are fictional undead creatures regularly encountered in horror and fantasy themed works. They are typically depicted as mindless, reanimated corpses with a hunger for human flesh, and particularly for human brains in some depictions. Although they share their name and some superficial similarities with the zombie from Haitian Vodun, their links to such folklore are unclear. Many consider George A. Romero's seminal film Night of the Living Dead
to be the progenitor of these creatures. Zombies have a complex literary heritage, with antecedents ranging from Richard Matheson and H. P. Lovecraft to Mary Shelley's Frankenstein
, all drawing on European folklore of the undead. The popularity of zombies in movies has led to them sometimes having been taken out of their usual element of horror and thrown into other genres, for example the comedy film Shaun of the Dead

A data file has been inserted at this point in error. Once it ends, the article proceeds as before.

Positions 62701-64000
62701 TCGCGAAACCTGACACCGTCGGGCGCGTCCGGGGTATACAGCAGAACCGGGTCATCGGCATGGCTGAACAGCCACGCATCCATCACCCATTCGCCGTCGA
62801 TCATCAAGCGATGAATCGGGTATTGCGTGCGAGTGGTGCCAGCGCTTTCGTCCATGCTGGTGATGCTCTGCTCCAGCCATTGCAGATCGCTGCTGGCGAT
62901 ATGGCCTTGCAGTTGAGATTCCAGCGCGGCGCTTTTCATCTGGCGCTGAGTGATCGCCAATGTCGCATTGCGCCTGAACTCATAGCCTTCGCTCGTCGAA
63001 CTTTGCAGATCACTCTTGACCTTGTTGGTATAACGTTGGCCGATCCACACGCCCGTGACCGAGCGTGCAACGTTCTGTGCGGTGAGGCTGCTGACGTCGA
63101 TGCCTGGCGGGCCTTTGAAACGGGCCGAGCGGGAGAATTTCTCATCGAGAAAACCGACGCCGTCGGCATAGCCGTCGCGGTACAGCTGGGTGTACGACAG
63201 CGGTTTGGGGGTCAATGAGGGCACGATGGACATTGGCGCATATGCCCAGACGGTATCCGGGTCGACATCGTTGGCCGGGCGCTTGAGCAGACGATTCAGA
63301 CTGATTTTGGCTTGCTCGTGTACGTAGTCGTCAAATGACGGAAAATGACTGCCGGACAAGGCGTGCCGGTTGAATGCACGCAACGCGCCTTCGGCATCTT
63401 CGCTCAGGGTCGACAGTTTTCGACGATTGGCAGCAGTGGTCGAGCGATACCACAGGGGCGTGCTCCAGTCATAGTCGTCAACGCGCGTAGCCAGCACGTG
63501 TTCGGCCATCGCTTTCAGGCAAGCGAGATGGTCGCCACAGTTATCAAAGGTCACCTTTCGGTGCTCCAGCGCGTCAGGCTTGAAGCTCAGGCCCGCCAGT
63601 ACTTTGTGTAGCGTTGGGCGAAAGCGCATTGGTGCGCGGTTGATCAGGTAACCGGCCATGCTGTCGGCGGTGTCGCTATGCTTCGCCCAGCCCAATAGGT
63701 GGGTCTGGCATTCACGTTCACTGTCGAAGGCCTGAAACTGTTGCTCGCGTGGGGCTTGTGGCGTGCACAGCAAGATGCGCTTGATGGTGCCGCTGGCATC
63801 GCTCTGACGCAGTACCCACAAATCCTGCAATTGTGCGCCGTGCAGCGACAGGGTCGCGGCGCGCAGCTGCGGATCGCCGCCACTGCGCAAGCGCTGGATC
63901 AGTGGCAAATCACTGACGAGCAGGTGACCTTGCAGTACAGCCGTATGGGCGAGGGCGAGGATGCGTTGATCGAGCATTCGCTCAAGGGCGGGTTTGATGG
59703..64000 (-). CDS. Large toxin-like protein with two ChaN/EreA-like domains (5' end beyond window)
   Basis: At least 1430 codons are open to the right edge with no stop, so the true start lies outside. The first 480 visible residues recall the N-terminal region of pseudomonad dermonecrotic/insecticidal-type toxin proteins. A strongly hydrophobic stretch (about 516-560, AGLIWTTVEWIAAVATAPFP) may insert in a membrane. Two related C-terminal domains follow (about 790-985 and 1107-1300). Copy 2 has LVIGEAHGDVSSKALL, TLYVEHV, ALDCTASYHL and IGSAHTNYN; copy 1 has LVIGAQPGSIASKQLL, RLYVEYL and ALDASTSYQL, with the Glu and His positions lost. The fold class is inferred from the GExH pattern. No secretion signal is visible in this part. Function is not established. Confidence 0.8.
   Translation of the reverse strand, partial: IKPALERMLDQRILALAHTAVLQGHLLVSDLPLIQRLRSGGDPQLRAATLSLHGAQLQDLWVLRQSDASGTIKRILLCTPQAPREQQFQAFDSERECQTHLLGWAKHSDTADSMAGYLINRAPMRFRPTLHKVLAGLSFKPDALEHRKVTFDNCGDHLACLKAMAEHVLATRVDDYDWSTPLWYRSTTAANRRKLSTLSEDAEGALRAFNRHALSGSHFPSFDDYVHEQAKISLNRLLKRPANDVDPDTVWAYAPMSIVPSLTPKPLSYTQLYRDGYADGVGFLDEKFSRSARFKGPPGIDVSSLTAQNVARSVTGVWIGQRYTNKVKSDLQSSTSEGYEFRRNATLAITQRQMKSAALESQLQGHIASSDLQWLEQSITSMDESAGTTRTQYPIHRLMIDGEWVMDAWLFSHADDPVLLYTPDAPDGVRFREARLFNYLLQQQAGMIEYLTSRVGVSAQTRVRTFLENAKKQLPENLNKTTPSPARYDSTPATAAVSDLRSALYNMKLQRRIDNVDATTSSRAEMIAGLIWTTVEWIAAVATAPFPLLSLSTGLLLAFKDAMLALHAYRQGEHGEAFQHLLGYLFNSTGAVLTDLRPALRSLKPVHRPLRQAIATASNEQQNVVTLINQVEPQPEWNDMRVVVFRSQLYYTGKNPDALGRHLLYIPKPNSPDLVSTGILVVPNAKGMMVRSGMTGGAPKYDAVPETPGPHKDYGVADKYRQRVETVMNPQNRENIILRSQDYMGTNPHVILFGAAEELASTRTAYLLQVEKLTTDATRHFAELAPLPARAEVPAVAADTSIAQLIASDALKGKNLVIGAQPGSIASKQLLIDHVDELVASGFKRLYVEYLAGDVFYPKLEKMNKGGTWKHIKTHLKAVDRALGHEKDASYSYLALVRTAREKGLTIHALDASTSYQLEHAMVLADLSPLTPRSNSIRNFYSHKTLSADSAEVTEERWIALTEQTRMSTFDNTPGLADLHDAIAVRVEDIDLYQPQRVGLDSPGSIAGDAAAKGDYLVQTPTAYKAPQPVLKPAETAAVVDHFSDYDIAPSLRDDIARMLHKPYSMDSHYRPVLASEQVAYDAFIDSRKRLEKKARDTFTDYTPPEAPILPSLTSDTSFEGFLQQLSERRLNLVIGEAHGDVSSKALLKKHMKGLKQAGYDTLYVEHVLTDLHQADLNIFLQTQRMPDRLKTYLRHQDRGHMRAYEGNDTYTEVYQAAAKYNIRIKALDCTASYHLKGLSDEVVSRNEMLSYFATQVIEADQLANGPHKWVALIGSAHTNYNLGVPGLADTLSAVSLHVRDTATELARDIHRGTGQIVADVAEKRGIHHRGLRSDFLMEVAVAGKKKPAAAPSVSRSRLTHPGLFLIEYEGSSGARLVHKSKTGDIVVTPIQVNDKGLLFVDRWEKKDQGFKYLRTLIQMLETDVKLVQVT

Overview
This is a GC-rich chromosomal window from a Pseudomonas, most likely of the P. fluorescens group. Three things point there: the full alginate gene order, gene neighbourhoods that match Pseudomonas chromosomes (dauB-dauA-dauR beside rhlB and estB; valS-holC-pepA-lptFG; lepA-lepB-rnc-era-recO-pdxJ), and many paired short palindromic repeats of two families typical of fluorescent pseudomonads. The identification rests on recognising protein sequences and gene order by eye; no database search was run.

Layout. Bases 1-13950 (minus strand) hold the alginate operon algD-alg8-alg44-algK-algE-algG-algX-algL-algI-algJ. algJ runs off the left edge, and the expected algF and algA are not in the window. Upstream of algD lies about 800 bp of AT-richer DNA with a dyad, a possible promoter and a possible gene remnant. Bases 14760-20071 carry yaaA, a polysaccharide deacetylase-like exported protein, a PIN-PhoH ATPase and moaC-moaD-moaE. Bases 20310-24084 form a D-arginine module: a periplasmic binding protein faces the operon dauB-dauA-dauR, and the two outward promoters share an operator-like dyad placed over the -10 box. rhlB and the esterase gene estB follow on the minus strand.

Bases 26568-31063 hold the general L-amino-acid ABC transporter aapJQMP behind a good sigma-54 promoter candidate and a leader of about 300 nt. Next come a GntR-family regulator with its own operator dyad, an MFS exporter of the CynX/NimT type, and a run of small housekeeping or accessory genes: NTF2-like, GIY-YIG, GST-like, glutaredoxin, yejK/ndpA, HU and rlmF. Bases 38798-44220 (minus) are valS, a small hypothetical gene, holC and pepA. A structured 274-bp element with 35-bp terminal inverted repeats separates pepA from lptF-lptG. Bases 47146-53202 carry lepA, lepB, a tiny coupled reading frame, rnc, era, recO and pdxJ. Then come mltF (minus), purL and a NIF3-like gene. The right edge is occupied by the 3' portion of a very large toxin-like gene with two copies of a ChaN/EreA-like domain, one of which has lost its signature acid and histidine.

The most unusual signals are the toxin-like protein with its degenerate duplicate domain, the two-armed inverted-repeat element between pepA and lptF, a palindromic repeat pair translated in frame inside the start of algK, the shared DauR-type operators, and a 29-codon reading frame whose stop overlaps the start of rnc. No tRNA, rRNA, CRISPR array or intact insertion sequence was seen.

. The "zombie apocalypse" concept, in which the civilized world is brought low by a global zombie infestation, has become a staple of modern popular art. By 2011 the influence of zombies in popular consciousness had reached far enough that the United States government's Center for Disease Control used the idea as a theme to promote disaster preparedness.